First, let’s take a quick step back.
Throughout the Trump administration there was a steady flow of migrants to the U.S.-Mexico border. In May of 2019, weeks after Trump threatened to close the U.S.-Mexico border, migrant encounters at the border soared to over 132,000, a number not seen since 2005.
Then, in March of 2020, as the country staggered through the beginning of the COVID-19 pandemic, the Trump administration utilized the CDC’s Title 42 public-health restrictions to effectively close the border to nearly anyone asking for protection. People seeking to apply for asylum were not processed and given a chance to make their case but apprehended and then expelled from the country. Importantly, those without a legitimate asylum claim were not detained and deported—because they were never allowed into the U.S. to begin with.
That was great for the cartels’ profits. Because once they realized there were no legal repercussions for people expelled under Title 42, they modified their business model and sold desperate migrants the opportunity to make multiple attempts to enter the U.S. The result was levels of recidivism that accounted for as much as 38 percent of apprehensions in some months. The average over the past two years has been 27 percent.
That makes apprehension numbers artificially high, because the numbers include repeat attempts. In fact, after Title 42 went into effect in March 2020, migrant encounters rose for 15 consecutive months.
In the end, cartels are making money, migrants are put in dangerous situations, and enforcement resources are distracted from stopping the trafficking of drugs. Title 42 has failed to deter migrants from seeking asylum protections.
Sensing an opportunity for political gain, Abbott has spent the last 18 months offering a series of expensive, ineffective, gestures.
In March 2021, Abbott launched “Operation Lone Star,” initially deploying 500 Texas National Guard members to the border. By the end of the year, the governor had massively expanded the program, sending up to 10,000 Guard members to the border—upending their livelihoods and families in the process.
Guard members have been questioning the mission. In December, the Army Times reported that at least four soldiers tied to Operation Lone Star had died by suspected suicide in the final months of the year.
Alongside this deployment that has cost more than $2 billion a year—not including an additional $531 million the Texas Military Department just requested—Abbott also tried to build his own version of a border wall.
In September, with thousands of Haitians sheltered under a bridge in Del Rio, Texas, hoping to be able to apply for asylum, Abbott was quick to build a “steel wall” of patrol vehicles. That didn’t seem to work, so a couple of months later, “Operation Steel Curtain” became a line of shipping containers along the Rio Grande.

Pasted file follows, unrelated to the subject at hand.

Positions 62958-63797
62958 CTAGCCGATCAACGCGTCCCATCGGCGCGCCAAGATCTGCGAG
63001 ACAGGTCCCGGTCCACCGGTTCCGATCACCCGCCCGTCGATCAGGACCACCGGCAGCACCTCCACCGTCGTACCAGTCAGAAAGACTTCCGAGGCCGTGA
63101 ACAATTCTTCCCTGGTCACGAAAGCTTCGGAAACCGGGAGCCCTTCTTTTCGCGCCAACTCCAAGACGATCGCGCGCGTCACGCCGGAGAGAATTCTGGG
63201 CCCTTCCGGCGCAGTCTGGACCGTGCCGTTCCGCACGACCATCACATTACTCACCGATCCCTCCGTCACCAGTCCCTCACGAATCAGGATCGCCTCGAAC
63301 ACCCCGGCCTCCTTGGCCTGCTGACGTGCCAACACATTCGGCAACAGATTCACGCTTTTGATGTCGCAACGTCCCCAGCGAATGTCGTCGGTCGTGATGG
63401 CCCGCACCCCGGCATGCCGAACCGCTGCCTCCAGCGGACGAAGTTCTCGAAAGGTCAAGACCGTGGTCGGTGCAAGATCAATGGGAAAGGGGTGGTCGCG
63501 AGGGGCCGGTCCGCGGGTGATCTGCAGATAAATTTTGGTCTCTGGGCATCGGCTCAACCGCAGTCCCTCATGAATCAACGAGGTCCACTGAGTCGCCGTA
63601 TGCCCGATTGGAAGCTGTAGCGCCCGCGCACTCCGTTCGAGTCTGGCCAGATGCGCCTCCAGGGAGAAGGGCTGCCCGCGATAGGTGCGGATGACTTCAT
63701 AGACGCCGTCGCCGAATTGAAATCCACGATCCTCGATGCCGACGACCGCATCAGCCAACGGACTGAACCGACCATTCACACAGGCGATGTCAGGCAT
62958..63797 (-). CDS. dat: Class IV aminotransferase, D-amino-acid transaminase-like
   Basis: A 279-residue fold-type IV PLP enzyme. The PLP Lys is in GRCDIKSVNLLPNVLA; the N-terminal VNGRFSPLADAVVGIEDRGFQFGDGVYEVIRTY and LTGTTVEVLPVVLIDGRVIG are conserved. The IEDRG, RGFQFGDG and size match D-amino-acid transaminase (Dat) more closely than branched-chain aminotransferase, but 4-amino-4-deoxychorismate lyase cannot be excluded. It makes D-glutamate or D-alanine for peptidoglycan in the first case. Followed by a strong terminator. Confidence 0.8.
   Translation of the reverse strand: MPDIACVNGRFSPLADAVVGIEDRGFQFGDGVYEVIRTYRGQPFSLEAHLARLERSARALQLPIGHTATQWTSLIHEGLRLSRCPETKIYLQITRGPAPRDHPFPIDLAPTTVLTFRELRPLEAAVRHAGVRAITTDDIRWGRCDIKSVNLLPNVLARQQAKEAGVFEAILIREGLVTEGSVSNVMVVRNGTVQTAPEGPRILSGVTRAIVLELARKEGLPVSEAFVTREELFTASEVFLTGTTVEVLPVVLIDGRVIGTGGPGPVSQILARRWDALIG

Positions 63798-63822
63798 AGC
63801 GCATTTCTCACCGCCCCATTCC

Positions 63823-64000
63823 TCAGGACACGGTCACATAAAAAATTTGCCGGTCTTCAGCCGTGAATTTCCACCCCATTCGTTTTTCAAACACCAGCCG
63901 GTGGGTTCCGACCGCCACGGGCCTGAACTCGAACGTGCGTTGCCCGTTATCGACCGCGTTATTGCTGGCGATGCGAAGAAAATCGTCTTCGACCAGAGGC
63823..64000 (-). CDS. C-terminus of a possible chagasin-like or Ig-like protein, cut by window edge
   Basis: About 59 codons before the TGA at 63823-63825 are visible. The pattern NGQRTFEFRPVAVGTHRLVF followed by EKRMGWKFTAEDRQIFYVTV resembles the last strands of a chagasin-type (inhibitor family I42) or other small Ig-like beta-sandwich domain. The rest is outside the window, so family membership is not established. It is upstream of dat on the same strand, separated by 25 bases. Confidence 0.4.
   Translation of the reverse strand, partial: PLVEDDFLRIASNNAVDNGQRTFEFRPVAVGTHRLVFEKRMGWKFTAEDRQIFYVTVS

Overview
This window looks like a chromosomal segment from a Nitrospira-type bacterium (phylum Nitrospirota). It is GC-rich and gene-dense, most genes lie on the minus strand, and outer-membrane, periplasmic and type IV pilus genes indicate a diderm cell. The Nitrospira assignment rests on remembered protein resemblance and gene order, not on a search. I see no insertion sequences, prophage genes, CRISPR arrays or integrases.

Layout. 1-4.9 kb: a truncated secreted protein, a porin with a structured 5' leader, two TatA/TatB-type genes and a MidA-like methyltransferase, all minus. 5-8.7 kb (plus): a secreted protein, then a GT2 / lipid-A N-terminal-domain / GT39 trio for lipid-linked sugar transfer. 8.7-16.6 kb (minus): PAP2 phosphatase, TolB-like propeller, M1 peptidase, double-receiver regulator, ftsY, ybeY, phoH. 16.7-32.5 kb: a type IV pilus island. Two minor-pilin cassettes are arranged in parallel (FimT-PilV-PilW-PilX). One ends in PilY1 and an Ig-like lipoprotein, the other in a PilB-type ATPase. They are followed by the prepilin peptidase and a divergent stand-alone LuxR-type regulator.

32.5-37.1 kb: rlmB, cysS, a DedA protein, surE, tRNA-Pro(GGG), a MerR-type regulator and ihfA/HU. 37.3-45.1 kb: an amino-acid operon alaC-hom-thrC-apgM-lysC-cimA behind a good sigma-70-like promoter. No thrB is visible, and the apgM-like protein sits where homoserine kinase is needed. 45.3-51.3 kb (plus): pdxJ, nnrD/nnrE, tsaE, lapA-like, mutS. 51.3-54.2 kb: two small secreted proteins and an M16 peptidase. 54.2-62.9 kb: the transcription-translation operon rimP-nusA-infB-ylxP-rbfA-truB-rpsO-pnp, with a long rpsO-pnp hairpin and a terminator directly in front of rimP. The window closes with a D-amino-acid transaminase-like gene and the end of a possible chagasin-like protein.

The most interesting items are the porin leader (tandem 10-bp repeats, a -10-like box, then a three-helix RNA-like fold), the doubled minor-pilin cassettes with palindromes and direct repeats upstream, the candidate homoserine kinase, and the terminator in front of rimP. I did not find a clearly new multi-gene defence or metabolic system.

Yet the cartels still brought migrants to the border to request asylum. So Abbott has changed course to offer those who cross the border bus rides to Washington, D.C.
That approach does nothing other than exacerbate the perception of chaos at the southern border. Which may be good politics for his reelection campaign, but is bad news for Texas, and the country at large.
After all, Abbott’s kabuki is being staged in parallel with another very real concern: a persistent and debilitating labor shortage.
Last fall, Texas small business owners told Abbott that they were at risk of failing if they could not find workers. The El Paso construction industry is struggling. Across the state, restaurants are facing labor shortages that limit operating hours. Just this March, Abbott directed the Texas Education Agency “to immediately create a task force to help school districts address the ongoing staffing shortages they face."
Immigrants could step into practically any of these industries overnight, but Abbott would rather use them as political scapegoats
Title 42 clearly is not the solution we need at the border. Ending it and implementing updated asylum policies, as the Biden administration has set in motion, is a step. But real leadership needs to come from Congress—which has absolved itself of practically all responsibility when it comes to immigration.
The quickest way to weaken the cartels, improve border security and address our labor shortage would be for Congress to work together to create legal immigration pathways. That way immigrants could pay the U.S. government thousands of dollars for safe passage instead of paying cartels for a dangerous and deadly journey. Border security resources could focus on the smuggling of drugs, guns and money, and small businesses across the country could find the workers they need.
To reform our outdated border and immigration policies, Americans need policy solutions, not political theater.